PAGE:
where A is the fraction of absorbed photons, σav the average cross section in cm2, N the column density of absorbers in cm-2 determined using the thickness calibration, F the flux in photons cm-2 s-1, Eav the average energy per photon in eV photon-1, and t the time in seconds. Based on the emission profile of the lamp (Fig. 1), we can calculate the average photon energy Eav as 9 eV per photon. In addition, combining the emission profile with the reported methanol cross section (Cruz-Diaz et al. 2014) at multiple wavelengths (121.6, 157.8, and 160.8 nm), we estimate the average cross section (σav) of the methanol molecules to be (3.7 ± 0.4) × 10-18 cm2. These values are inserted into Eq. (7), which calculates the energy deposited per methanol molecule after 64 min of VUV irradiation and is in the range 2.3−4.6 eV per methanol molecule. Compared to the energy deposit per methanol molecule in dark clouds (2.5−500 eV), the energy deposit in the laboratory experiments is at the low limit (Shen et al. 2004; Cruz-Diaz et al. 2014).

For higher fluences it is likely that the accessible complexity will increase further. This links the findings in the present work to the original studies in which long time irradiation of interstellar ice was performed by Bernstein et al. (2002), Muñoz Caro et al. (2002) and Mrad et al. (2016), illustrating the high sensitivity of LDPI TOF-MS as a technique to study COM formation in ice.


Acknowledgments

This work was supported by NOVA, the Netherlands Research School for Astronomy, and a VICI grant from the Netherlands Organisation for Scientific Research (NWO). J.-B.B. is grateful for support from the Marie Sklodowska Curie actions and the Intra-European Fellowship (FP7-PEOPLE-2011-IEF-299258). We thank M. J. A. Witlox for his significant role in the construction of the instrument. The authors thank Gleb Fedoseev and Alan Heays for stimulating discussions.

References

Appendix A: Additional figures

thumbnail Fig. A.1

Ion mass fragmentation signals (black and red filled boxes) and integrated mass difference signal (open boxes) for T = 20 and 50 K are shown for the m/z peaks that correspond to ion fragment masses of carbon monoxide and methane for 70 eV electron impact. The derived uncertainty level is indicated for each difference signal.

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thumbnail Fig. A.2

Ion mass fragmentation signals (black, red, and cyan filled boxes) and integrated mass difference signal (open boxes) for T = 50 and 100 K are shown for the m/z peaks that correspond to ion fragment masses of dimethyl ether, carbon dioxide, and formaldehyde for 70 eV electron impact. The derived uncertainty level is indicated for each difference signal.

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thumbnail Fig. A.3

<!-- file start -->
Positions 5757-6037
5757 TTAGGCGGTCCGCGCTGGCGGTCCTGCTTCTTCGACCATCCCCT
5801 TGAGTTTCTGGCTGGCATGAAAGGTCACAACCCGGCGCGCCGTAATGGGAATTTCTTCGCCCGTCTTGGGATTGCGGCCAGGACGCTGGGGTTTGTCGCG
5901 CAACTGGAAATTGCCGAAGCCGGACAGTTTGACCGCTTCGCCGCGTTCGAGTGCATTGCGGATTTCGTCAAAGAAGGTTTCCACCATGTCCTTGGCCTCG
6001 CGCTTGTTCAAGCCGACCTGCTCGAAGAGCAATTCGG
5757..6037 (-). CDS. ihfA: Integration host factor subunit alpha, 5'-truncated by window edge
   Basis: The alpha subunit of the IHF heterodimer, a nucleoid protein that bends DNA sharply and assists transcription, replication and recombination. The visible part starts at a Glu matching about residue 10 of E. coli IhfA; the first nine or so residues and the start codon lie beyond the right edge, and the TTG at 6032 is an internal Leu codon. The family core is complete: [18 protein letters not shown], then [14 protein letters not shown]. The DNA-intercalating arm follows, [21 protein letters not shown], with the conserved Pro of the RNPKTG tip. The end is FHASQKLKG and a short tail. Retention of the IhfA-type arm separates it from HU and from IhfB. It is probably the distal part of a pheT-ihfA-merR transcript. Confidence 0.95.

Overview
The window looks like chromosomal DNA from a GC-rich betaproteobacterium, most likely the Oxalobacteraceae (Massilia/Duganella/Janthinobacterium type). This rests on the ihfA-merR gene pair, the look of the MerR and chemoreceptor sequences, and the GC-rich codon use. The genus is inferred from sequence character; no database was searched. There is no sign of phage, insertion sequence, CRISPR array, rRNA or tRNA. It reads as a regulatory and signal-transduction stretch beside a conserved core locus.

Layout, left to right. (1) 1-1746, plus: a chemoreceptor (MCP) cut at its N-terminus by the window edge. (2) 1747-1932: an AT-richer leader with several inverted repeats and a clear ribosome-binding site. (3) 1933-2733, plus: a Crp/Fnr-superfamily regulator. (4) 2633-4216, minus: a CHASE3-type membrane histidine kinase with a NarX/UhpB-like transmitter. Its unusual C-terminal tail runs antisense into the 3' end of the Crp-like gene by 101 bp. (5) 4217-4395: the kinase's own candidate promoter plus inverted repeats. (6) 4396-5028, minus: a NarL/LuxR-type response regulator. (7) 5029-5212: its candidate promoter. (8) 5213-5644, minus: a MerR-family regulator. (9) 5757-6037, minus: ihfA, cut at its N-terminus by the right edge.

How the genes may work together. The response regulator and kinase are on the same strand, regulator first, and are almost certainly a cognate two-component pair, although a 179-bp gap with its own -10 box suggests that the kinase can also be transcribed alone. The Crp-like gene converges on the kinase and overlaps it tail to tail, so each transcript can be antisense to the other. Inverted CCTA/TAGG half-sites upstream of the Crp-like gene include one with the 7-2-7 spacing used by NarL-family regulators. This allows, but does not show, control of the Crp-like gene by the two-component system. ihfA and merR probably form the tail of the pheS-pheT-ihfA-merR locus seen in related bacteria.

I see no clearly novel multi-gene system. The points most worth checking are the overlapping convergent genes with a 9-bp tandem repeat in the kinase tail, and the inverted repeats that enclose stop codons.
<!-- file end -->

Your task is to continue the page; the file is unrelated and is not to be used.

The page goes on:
Ion mass fragmentation signals (black, red, and magenta filled boxes) and integrated mass difference signal (open boxes) for T = 100 and 125 K are shown for the m/z peaks that correspond to ion fragment masses of methyl formate, dimethyl ether, and acetaldehyde for 70 eV electron impact. The derived uncertainty level is indicated for each difference signal.

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thumbnail Fig. A.4

Ion mass fragmentation signals (black, red, and cyan filled boxes) and integrated mass difference signal (open boxes) for T = 125 and 150 K are shown for the m/z peaks that correspond to ion fragment masses of ethanol, methanol, and formic acid for 70 eV electron impact. The derived uncertainty level is indicated for each difference signal.

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thumbnail Fig. A.5

Ion mass fragmentation signals (black and red filled boxes) and integrated mass difference signal (open boxes) for T = 175 and 210 K are shown for the m/z peaks that correspond to ion fragment masses of ethylene glycol and acetic acid for 70 eV electron impact. The derived uncertainty level is indicated for each difference signal.

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All Tables

Table 1

Overview of recent studies focusing on energetically processing methanol ice using a variety of detection techniques.

Table 2

Properties and sample purities of potential photoproducts of VUV-irradiated methanol ice.

Table 3

Electron-impact cross sections of species considered in the fitting routine.

All Figures

thumbnail Fig. 1

Spectral energy distribution of the VUV lamp (116170 nm) described in the text (Ligterink et al. 2015).

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In the text
thumbnail Fig. 2

Reference mass spectra of ~13.5 nm-thick CH3OH ice deposited at 20 K, using 35 eV (red) and 70 eV (blue) electrons as an ionisation source.

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In the text
thumbnail Fig. 3

Mass spectra of ~13.5 nm-thick methanol ice deposited at 20 K, using 70 eV electrons as an ionisation source at different VUV fluences. The VUV fluence is plotted on a log scale; for clarity the reference spectrum is presented at the origin.

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In the text